Bush signs Defense bill
The $471 billion Pentagon spending bill President Bush signed into law Tuesday contains $6.4 billion in domestic spending he did not request, including $3 billion for displaced Louisiana homeowners.
Yet it elicited barely a hint of protest either by Bush or his Republican backers in Congress.
That is a remarkable feat, given Bush's veto the same day of a $151 billion Labor-HHS spending bill and his repeated opposition to Democratic plans to exceed his budget request by about $22 billion overall.
"It probably wouldn't have gotten done any other way," a Senate Democratic aide said, particularly the Louisiana funding.
In a speech Tuesday in Indiana, Bush devoted two sentences to his signature on the Defense bill.
"This isn't a perfect bill; it includes some unnecessary spending. But this morning in the Oval Office I signed that bill to make sure our military has the full support of the federal government," Bush said.
Democrats included the Louisiana and other funding as part of the continuing resolution they added to the Defense bill in conference. The biggest piece is $3 billion to alleviate a shortfall in the "Road Home" program to help Louisiana residents affected by 2005 hurricanes Katrina and Rita.
The account will be empty at the end of this year without the funding boost, backers say.
The rest consists of $2.9 billion to replenish Federal Emergency Management Agency disaster relief coffers drained from previous hurricane aid efforts and needed to address California wildfires, as well as $500 million for the Interior Department and Forest Service to combat the wildfires.
That funding was considered less controversial and probably would have been requested eventually by Bush, a Democratic aide said.
Senate GOP conservatives, who chafed in private for much of the day on Tuesday that Democrats included the domestic funding but nothing for border security or a bridge fund to continue Iraq war operations, ultimately backed down from challenging the items on a point of order.
The White House weighed in with Senate GOP leaders against raising any procedural hurdles, aides said.
House Majority Whip James Clyburn, D-S.C., called the Road Home funds "another major step towards honoring the promises we made to the Gulf Coast region," and it enjoyed bipartisan support from the Louisiana delegation.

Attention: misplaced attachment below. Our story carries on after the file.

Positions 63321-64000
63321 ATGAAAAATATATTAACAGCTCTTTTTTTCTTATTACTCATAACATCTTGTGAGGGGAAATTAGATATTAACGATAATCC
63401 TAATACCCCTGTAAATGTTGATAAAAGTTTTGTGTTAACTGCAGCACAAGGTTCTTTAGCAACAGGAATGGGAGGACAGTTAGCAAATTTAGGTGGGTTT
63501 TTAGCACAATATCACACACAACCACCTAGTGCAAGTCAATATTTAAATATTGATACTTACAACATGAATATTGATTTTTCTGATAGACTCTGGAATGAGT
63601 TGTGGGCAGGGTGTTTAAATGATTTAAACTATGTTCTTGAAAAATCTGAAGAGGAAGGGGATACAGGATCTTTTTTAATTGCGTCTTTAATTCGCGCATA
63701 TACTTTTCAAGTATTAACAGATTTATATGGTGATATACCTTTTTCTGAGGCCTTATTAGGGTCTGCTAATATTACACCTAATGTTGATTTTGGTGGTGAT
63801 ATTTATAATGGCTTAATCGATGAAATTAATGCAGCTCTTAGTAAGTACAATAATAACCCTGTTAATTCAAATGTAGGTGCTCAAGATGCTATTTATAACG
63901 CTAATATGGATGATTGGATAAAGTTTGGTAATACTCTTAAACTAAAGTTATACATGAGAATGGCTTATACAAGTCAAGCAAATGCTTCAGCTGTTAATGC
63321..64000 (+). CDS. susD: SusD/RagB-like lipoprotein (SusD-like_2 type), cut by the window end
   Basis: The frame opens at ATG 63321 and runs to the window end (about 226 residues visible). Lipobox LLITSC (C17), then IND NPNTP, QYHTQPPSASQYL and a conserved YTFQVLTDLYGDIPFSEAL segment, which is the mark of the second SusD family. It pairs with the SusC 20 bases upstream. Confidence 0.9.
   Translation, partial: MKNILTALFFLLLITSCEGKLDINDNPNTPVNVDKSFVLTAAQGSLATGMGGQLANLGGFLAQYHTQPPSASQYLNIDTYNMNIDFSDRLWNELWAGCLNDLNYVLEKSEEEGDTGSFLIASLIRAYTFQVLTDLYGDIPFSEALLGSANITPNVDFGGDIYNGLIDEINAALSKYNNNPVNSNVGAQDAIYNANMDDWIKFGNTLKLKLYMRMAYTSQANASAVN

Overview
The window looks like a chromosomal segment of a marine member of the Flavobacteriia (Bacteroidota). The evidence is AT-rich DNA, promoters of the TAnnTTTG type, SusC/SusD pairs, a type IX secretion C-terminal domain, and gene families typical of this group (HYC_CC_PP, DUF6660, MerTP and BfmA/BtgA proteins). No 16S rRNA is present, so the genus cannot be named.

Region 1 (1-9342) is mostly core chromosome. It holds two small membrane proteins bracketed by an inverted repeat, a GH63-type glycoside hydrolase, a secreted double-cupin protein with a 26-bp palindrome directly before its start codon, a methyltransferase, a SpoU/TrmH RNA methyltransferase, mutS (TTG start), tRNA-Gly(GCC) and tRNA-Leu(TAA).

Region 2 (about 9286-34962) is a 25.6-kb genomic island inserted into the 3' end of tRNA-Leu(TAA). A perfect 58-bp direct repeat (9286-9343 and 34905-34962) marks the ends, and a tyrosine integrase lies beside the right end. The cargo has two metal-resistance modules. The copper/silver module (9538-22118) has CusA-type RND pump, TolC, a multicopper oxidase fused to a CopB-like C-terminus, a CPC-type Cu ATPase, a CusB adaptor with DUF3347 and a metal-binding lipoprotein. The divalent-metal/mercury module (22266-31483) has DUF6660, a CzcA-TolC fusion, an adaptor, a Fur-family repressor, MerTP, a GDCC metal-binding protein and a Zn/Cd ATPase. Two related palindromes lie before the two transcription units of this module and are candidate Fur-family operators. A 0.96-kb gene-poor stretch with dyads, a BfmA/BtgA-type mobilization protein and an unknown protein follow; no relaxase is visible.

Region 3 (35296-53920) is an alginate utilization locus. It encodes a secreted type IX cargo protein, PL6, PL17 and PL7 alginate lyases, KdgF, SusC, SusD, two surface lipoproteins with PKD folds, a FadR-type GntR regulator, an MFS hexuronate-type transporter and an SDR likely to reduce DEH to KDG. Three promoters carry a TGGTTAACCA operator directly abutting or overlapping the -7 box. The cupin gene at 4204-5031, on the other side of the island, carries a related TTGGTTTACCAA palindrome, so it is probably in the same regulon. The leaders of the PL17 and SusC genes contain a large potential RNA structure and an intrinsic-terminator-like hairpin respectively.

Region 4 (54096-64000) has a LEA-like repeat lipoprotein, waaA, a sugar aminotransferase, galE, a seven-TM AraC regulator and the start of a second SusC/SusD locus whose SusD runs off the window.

Sen. David Vitter, R-La., acknowledged opposition from the White House and that it might not have made it through had it not been attached to the Defense measure. "That's probably why they did it," Vitter said.
Senate Republican Conference Chairman Jon Kyl of Arizona said it boiled down to whether to quickly send Bush the Defense bill, which the administration had been pressing for.
"We all did put up a fight, but you have to deal with the bigger question: funding for the military and having to swallow this stuff or not. And our judgment at the end of the day, although it's a very difficult decision, was that the blackmail that the Democrats engaged in could work that time because it was so important to fund the military," Kyl said.
He added that the move might set a precedent: "They could try to do the same thing again, take another hostage, and that's not a good thing."
Democrats might have another shot as they might have to take up another CR before the current one expires Dec. 14 if there is no resolution of the overall top-line funding dispute by then.
They will also have to pass a bridge fund to pay for military operations in Iraq and Afghanistan, as funding is expected to run dry in January if Democrats don't act.
Democrats have used war funding as leverage for their spending initiatives, adding $17 billion in unrequested funding to the spring Iraq supplemental.
A senior House Democratic aide allowed that their more recent success in attaching unrelated spending to the "must-pass" Defense bill could provide a glimpse of things to come in December if Bush continues to insist on his budget limit.
House Appropriations Chairman David Obey, D-Wis., declined to comment on the next moves should the stalemate continue. But he said the fact that Bush is willing to sign the huge Defense bill despite unrelated items but veto a Labor-HHS bill with much smaller proposed increases shows fiscal discipline is not the real issue.
"You're taking his actions too seriously. They are not logical, substantive objections," he said, adding that Bush quietly signed the Defense bill so as not to draw attention to it.
"Anytime that you sign a $39 billion increase in one bill and then pretend you're saving the Republic by blocking $6 billion in another, it shows you the whole operation is phony," Obey said.
House Democratic leaders have scheduled a Labor-HHS veto override vote for Thursday.